“The courage to be vulnerable is not about winning or losing, it’s about the courage to show up when you can’t predict or control the outcome.” – Brené Brown
I was recently talking to a friend about some of her challenges at work. She sells high-end scientific equipment and just completed a record year of sales, $5.5M, earning her the position of top sales person in the US market. She was sharing about the interpersonal issues that “title” had created with her colleagues. As we dove in, it was apparent that the culture in her company, intentional or not, is competitive, ego driven, individualistic and founded in a scarcity mindset. If she was winning, that meant someone else was losing and doggonit, there were people losing who wanted to bring her down so they could have a little piece of the success pie. We were interested in discovering how her colleagues might increase their curiosity and ask how they could replicate what she was doing in their own territories, so everyone wins.
It generated a lively discussion between us about leadership and the dynamics of team culture. What would it take to revolutionize her relationship with her colleagues and that of her company to being team oriented, purpose driven, and where one person’s success was a team success? I just happened to be reading Brené Brown’s book, “Daring Leadership” which factored into the equation and provided some inspiration and food for thought, about what it would take to transform a culture and generate a team vs. me environment. What we unearthed in this discussion is applicable to any industry and is of most relevance to any manager and leader of a team or organization, including your law firm.
- Purpose: What is your personal WHY, your company’s WHY, your department’s WHY? What is the greater purpose for which you exist that is outward focused? How do you foster that outward service mindset and create a team focused on a mission that is about more than our own profits, egos and degrees? Are your hiring practices aligned with this mission? Or are you stuck in the old paradigm where degrees and experience are worth more than attitude/mindset? Having the right people in the right seats should include hiring and screening practices on behavioral traits and attitude.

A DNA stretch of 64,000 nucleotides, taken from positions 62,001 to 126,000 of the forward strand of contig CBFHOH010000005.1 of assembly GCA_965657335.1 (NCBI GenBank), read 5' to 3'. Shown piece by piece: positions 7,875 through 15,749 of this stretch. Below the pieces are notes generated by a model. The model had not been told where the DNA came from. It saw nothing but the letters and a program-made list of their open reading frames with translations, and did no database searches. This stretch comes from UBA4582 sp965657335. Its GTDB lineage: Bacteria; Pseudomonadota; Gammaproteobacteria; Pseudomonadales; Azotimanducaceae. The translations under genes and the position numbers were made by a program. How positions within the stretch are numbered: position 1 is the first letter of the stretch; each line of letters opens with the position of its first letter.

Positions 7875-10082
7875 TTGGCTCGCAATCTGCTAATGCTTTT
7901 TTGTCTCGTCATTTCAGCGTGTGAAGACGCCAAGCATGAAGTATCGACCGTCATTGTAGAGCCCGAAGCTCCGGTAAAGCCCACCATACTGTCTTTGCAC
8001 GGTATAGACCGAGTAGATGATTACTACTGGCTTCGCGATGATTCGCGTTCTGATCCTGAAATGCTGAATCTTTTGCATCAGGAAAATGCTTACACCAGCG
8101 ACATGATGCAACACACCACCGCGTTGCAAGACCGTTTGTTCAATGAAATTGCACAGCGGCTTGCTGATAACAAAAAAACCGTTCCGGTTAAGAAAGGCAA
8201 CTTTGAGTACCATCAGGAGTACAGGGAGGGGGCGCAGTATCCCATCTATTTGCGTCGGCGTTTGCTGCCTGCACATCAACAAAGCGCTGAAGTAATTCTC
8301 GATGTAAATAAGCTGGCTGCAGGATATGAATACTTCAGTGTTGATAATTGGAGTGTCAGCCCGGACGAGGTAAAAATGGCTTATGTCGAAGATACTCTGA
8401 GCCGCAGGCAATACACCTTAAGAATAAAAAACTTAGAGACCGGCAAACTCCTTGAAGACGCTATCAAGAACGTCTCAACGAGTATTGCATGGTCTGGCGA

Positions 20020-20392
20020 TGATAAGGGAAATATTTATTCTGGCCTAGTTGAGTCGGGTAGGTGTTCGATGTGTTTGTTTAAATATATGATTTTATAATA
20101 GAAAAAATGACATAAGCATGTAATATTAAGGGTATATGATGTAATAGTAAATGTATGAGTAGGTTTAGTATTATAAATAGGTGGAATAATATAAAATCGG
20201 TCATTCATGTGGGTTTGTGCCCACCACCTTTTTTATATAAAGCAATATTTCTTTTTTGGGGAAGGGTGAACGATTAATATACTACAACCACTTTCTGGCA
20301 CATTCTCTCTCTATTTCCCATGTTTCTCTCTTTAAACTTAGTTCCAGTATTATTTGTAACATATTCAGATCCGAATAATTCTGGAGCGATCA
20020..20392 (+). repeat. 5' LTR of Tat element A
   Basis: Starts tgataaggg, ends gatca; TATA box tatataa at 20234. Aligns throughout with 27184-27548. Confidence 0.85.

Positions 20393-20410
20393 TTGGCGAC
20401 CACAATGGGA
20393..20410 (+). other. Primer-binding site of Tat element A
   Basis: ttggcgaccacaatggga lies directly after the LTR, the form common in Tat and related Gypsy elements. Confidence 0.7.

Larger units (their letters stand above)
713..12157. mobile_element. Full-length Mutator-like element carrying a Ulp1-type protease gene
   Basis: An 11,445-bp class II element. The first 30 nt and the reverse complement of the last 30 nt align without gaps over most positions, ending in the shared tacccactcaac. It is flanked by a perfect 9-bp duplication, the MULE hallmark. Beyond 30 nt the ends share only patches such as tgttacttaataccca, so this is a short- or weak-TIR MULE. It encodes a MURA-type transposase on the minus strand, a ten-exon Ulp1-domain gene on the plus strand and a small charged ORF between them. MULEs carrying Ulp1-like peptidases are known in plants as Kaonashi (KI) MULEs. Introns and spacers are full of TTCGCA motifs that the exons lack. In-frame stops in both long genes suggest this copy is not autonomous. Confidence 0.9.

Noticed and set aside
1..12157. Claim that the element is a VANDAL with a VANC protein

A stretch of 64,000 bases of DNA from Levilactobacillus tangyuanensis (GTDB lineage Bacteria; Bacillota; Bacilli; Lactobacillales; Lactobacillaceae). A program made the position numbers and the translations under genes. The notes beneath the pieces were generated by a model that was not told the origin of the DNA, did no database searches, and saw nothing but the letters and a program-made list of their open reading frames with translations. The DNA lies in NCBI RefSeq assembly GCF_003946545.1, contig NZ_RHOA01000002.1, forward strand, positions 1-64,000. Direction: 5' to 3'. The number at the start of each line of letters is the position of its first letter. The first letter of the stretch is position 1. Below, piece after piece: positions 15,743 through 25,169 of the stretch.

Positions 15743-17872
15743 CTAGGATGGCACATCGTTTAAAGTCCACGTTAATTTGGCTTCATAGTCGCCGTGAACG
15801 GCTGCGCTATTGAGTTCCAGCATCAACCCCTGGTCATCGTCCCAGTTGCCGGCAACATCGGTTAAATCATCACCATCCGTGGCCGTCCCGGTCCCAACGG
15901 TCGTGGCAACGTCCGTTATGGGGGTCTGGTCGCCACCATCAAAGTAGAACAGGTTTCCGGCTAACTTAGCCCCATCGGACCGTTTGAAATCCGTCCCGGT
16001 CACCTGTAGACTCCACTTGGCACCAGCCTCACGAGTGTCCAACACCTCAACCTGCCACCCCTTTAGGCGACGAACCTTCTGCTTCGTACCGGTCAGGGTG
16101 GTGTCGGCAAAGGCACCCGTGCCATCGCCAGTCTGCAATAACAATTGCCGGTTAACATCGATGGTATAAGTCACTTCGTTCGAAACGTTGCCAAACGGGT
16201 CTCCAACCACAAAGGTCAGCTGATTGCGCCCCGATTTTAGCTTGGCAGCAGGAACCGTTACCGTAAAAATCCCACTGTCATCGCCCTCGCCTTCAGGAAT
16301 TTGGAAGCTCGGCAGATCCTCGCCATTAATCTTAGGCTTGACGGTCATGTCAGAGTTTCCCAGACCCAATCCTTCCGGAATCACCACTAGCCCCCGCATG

- Leadership: Brené Brown said, “Leaders must either invest a reasonable amount of time attending to fears and feelings, or squander an unreasonable amount of time trying to manage ineffective and unproductive behavior.” As a leader, how much time are you spending with your team members individually? How are you coaching and mentoring them? How do you ensure they are challenged? Do you ask what they are loving and what they are not about their day to day work? How do you show them you are confident in their abilities even when they make mistakes? How do you remove any perceived personal limitations? How do you keep a pulse on your team’s emotional needs?
- Vulnerability: Culturally, it’s easy to focus on looking good rather than embracing our own imperfections. One of Brené Brown’s lessons is that one can never be courageous without being vulnerable, which means accepting our imperfections. She explains that counter to what many people may assume, vulnerability is not weakness. The awareness and acceptance of our own shortcomings and the ability to share require courage and confidence. As a leader, your ability to be vulnerable and own your mistakes can greatly contribute towards creating a culture that is centered around authenticity and growth. The willingness to take a risk and try something new that is innovative can only happen when we are willing to make mistakes and learn from them.